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Date: Wed, 8 May 2019 15:13:58 +0200 (CEST)
From: Roman Drahtmueller <draht@...altsekun.de>
To: Seong-Joong Kim <sungjungk@...il.com>
cc: oss-security@...ts.openwall.com, 
    Noel Kuntze <noel.kuntze+oss-security@...rmi.consulting>
Subject: Re: Re: fprintd: found storing user fingerprints
 without encryption

[...]

> I am not insisting that encryption key should be on the disk or is
> encrypted with a static key that is embedded in the binary.
> Instead, we can make fprintd to use a TPM, if available.


The problem persists: The encryption key must be available for the FP 
data to be accessible, and so it is for an attacker. It doesn't matter 
where you store the key.

A TPM (and, transitively, products that encrypt with TPM-sealed or 
TPM-bound key material) is good for the situation where the system is 
physically stolen while powered down (or the drive fails). But that's not 
our problem here.


> Otherwise, but even though it is not perfect, it would be better to apply
> the fingerprint data protection, such as keyring or access control, rather
> than raw fingerprint template.
> FYI, Windows Hello might use Next Generation Cryptography (called CNG) to
> protect and store user private data and encryption keys.


There are not many options left to solve the stored credential problem, 
and it should be clear that saving a file, encrypted or not, is not the 
solution.

One possible solution is to use a hash algorithm, potentially cost-based, 
to derive a bit string (that is suitable for comparison with the 
persisted authoritative string) from the output of a fingerprint reader.

Another one is to use the fingerprint reader output as input to a KDF, 
which unwraps the private key of an asymmetric key pair, against which a 
challenge can be requested or which unwraps further wrapping material to 
bootstrap a key hierarchy (that can be discarded and rebuilt at any 
useful time). (*)

>> I think that this is similar approach with Lenovo Fingerprint Manager,
> Microsoft Windows Hello and other products.

I can only recommend to NOT TRUST in any security value that is not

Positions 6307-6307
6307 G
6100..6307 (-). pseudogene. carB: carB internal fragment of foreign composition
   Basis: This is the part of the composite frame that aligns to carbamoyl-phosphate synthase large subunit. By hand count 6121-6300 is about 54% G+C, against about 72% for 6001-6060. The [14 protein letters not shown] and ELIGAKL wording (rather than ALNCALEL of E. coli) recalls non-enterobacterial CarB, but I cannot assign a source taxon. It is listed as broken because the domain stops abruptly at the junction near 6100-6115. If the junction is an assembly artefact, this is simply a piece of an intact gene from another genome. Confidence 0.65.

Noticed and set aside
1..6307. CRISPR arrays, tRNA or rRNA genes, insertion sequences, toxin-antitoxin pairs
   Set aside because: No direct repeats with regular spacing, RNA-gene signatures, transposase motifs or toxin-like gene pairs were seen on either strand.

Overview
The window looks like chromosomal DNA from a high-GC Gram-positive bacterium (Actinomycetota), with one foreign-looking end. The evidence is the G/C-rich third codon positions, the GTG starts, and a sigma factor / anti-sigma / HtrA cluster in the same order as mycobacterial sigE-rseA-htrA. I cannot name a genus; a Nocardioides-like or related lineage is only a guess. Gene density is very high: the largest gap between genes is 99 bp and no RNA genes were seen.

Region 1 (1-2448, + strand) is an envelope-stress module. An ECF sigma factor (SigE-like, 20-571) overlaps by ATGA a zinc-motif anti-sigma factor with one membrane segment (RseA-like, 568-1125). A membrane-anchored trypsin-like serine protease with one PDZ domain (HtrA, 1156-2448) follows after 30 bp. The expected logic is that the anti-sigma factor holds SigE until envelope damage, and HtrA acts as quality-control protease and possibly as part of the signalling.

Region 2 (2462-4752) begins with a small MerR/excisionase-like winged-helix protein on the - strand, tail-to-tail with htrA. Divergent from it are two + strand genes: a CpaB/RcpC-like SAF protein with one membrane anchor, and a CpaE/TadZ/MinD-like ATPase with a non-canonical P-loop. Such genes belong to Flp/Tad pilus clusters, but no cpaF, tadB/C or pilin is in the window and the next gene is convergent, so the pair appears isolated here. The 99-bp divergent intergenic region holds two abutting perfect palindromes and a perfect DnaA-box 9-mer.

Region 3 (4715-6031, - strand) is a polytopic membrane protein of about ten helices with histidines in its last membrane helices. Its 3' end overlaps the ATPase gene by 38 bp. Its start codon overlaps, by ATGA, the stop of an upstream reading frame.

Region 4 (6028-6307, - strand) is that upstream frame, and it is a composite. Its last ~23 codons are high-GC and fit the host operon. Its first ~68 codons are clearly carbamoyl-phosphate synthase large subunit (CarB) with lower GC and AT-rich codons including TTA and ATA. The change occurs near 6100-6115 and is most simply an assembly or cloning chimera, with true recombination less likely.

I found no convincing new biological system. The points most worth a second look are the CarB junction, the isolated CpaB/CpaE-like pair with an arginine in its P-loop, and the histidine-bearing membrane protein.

satisfyingly documented and/or open-sourced, but instead to expect the 
worst.

The worst btw is introducing a false sense for a security value by 
wipe-the-eye type of design (security by obscurity).


(*) Note that the overall system design for a multi-purpose key hierarchy 
must be able to cope with the requirement that "master key data", which 
might encompass biometric data, must never be accessible even to 
operating system components. A small portion of memory that is accessible 
only for a very small, associated portion of code, doing only minimal 
things, but never let go the secret. This is non-trivial to build and 
typically mandates a root of trust beyond the O/S builder.

> Have you read the following papers about fingerprint image reconstruction
> technology from standard templates?

[...]

Those are all good papers, and all of them potentially lead to the 
conclusion that
a) your fingerprint is a username, yet not public, but not secret either
b) your username is subject to being copied, regardless of how it is
    manifested.
c) biometric authentication is flawed unless combined with
    other authentication factor types


> Lastly, as you mentioned,  it is a stupid idea to use it for various
> authentication.
> But, it is still working on various authentication/identification system.


Make informed desisions about the sufficiency and adequacy of your 
protection measures based on:

* the value of your assets
* the threats against your assets
* the risks that threats against your assets create damages

In movies, the fingerprint-reader-protected-only "max security" lab 
isn't.

R.

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